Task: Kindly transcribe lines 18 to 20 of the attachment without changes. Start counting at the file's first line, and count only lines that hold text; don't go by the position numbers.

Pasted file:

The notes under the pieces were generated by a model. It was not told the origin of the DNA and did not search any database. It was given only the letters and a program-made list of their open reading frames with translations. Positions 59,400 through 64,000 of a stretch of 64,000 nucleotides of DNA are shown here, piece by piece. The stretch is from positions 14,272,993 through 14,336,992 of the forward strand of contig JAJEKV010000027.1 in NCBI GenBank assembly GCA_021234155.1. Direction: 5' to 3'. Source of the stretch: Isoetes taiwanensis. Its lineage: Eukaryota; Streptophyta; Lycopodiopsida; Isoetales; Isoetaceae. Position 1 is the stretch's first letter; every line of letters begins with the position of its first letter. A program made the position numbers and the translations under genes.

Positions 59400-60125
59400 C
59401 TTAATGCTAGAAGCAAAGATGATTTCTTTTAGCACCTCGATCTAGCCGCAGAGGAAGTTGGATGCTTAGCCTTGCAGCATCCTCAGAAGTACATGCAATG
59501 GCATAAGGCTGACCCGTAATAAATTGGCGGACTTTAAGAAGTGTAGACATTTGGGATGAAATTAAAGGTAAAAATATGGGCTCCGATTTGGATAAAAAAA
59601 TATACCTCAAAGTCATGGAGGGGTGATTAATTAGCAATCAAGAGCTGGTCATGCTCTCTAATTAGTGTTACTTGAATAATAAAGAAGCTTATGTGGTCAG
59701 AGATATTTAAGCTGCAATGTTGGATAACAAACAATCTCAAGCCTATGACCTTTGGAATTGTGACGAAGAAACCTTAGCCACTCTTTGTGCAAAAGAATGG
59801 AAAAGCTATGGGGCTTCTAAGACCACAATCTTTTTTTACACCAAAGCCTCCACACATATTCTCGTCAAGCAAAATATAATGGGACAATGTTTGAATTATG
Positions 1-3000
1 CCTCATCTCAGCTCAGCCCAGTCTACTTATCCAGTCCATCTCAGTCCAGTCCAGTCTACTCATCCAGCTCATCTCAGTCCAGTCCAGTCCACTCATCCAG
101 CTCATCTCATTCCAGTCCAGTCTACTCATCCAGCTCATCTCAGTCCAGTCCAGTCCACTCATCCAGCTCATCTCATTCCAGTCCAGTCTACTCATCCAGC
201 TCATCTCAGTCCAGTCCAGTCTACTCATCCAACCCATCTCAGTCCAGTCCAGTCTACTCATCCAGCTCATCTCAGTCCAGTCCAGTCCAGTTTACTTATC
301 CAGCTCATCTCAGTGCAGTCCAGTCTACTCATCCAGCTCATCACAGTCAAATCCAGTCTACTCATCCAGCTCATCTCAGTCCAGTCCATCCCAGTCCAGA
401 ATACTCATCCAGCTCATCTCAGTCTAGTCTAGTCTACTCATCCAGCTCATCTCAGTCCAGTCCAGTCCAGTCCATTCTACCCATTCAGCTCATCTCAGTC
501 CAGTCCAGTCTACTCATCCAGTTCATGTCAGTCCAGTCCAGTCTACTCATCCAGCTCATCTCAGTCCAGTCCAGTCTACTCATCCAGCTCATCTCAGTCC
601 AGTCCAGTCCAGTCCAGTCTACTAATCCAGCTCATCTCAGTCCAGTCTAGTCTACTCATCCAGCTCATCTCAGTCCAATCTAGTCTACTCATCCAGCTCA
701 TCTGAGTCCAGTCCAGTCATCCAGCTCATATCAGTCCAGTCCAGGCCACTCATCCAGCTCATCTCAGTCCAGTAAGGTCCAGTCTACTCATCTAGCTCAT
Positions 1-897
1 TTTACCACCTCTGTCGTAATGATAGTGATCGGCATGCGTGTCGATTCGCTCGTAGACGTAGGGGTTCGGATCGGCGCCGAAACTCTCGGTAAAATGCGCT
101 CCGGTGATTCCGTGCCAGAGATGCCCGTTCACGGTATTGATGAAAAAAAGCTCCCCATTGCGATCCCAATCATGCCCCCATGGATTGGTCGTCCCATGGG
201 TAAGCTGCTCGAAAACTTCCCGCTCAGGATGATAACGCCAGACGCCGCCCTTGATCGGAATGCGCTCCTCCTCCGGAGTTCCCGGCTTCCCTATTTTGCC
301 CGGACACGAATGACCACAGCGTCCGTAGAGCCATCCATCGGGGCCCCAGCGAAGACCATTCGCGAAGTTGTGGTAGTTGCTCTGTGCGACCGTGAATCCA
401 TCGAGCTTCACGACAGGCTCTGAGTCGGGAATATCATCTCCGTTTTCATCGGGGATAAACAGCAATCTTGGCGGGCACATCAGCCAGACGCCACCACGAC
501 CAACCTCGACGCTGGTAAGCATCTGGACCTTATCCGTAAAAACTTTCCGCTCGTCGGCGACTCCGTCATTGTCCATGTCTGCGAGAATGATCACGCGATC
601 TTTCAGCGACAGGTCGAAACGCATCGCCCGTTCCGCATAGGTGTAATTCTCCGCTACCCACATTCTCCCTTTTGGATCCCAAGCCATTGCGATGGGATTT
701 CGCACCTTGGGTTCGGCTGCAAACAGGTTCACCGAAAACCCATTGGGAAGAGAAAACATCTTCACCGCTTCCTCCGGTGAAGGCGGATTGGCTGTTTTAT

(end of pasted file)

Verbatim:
Positions 1-897
1 TTTACCACCTCTGTCGTAATGATAGTGATCGGCATGCGTGTCGATTCGCTCGTAGACGTAGGGGTTCGGATCGGCGCCGAAACTCTCGGTAAAATGCGCT
101 CCGGTGATTCCGTGCCAGAGATGCCCGTTCACGGTATTGATGAAAAAAAGCTCCCCATTGCGATCCCAATCATGCCCCCATGGATTGGTCGTCCCATGGG